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MAY 20, 2021

Books of the Dead:

The Real and Fictionalized Horrors of Anthropodermic Bibliopegy


Librarian Megan Rosenbloom takes us through the curious phenomenon of anthropodermic bibliopegy, examining the trope of books bound in human skin as featured in horror film/literature, followed by a more in-depth discussion of the real cases of human skin books throughout history and the scientific tests that can now separate the legends from the real deal.

Stick around after the lecture + Q&A to join us for a screening of Sam Raimi’s ​Evil Dead II (1987) (via a streaming service near you):




We welcome donations to support our programming and the guest lecturer! You can contribute at the Universe ticket site linked above, or via https://ko-fi.com/blackmuseumto.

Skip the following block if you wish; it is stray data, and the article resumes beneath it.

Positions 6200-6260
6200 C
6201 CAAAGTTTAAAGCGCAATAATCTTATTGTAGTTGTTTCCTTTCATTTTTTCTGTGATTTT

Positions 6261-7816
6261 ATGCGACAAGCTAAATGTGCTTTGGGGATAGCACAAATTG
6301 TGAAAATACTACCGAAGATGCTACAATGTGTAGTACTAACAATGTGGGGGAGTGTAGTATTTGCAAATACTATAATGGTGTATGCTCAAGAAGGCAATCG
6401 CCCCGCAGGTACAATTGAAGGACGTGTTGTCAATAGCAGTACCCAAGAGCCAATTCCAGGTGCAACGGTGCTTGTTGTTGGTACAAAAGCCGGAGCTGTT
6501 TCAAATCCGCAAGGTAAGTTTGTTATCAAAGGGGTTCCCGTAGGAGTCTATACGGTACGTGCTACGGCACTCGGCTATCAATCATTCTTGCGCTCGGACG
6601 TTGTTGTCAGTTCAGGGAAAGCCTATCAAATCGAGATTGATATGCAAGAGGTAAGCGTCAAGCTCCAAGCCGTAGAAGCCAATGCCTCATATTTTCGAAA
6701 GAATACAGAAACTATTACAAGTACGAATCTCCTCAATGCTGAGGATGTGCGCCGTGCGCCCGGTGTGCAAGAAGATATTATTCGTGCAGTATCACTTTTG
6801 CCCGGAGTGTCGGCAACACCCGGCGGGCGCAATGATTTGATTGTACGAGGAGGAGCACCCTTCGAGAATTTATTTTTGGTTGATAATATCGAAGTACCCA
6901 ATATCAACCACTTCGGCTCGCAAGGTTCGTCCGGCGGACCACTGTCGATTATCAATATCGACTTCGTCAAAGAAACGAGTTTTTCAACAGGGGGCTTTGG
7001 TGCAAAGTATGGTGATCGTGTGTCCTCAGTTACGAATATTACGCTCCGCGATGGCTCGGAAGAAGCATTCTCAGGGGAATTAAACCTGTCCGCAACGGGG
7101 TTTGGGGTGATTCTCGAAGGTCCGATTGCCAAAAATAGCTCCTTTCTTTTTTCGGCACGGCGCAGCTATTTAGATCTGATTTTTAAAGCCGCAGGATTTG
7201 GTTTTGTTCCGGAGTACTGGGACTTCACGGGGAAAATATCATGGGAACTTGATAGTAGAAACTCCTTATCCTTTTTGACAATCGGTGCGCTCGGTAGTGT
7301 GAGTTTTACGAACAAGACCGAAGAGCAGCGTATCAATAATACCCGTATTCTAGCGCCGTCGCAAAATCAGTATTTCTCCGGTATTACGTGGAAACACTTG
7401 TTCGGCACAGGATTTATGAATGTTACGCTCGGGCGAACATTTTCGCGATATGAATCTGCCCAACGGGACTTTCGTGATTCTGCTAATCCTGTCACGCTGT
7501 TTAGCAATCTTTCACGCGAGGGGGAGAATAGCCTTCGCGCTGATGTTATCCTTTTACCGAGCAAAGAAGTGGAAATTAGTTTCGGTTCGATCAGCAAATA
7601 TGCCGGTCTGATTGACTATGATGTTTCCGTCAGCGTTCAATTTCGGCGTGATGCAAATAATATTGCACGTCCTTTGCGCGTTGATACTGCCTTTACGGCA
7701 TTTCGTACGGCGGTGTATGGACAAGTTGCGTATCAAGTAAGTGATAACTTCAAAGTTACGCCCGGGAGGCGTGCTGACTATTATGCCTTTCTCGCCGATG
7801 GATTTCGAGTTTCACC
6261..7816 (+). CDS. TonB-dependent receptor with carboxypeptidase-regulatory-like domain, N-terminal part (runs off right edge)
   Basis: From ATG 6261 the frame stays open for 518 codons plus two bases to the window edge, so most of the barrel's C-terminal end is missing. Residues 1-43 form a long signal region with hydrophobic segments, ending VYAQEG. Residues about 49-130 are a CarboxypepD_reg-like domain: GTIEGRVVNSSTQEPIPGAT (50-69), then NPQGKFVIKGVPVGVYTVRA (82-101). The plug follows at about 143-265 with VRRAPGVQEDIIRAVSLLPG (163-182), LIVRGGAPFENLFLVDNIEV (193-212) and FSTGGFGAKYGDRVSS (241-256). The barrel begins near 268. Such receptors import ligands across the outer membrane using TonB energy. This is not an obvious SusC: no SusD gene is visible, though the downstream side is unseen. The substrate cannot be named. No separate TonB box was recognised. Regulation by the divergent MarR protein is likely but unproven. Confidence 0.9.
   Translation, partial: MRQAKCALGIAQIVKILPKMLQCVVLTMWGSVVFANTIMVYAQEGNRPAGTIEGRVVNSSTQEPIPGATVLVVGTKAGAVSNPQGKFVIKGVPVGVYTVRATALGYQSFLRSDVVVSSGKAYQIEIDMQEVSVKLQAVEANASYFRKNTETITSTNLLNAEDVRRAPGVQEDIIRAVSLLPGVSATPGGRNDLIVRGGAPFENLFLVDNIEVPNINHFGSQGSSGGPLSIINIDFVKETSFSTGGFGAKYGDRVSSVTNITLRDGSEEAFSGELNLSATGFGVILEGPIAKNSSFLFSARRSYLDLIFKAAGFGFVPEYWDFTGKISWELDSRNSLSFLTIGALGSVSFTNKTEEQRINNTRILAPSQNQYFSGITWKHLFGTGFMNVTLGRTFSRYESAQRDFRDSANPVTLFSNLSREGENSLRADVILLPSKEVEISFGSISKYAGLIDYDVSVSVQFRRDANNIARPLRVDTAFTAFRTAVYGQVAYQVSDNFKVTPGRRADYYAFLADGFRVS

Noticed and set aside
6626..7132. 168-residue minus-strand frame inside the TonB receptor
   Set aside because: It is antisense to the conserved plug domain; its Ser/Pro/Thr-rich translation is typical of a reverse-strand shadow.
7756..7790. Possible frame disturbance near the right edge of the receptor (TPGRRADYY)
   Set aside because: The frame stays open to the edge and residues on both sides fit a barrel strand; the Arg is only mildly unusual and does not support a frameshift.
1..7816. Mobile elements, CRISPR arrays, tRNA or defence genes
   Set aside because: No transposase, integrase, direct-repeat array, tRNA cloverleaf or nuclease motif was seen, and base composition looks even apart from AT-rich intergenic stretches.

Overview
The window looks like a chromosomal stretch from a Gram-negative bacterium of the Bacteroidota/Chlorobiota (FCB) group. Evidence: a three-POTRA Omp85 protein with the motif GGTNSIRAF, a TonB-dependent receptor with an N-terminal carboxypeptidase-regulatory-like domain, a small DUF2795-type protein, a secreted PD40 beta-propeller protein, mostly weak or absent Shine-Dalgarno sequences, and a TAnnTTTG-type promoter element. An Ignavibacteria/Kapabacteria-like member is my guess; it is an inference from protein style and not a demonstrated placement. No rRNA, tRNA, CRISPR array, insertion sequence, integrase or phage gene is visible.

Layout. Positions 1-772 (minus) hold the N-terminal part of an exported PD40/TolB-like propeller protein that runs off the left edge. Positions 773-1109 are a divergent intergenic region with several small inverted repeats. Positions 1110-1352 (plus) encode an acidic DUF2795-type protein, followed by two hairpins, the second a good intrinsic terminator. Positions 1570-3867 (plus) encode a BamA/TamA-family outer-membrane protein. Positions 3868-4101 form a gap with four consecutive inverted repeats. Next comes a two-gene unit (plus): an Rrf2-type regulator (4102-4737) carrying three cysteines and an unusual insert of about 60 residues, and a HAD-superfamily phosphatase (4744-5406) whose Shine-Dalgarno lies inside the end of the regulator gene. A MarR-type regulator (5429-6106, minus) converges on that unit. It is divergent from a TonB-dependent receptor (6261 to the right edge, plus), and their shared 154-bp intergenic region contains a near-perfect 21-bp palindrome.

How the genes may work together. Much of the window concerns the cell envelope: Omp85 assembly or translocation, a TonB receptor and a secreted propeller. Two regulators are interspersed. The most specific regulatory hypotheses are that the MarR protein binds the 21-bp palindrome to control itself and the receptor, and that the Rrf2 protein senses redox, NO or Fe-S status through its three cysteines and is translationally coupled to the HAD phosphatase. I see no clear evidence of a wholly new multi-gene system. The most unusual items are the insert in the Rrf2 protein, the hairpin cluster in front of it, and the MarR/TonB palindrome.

Megan Curran Rosenbloom is Collection Strategies Librarian at UCLA Library in Los Angeles. Megan served as a medical librarian for many years, where she developed a keen interest in the history of medicine and rare books. She is President of the Southern California Society for the History of Medicine and actively involved in other professional organizations (for details, consult CV). Megan is the co-founder and director of Death Salon, the event arm of The Order of the Good Death, and a proponent of the Death Positive movement. She leads a research team called The Anthropodermic Book Project that aims to find the historic and scientific truths behind the world’s alleged books bound in human skin, or anthropodermic bibliopegy, and her debut book about this practice, titled Dark Archives: A Librarian’s Investigation into the Science and History of Books Bound in Human Skin, published October 20, 2020 with Farrar, Straus & Giroux.  In a former life she was a journalist in Philadelphia and continues to write for both academic and non-academic publications. Visit her website at meganrosenbloom.com.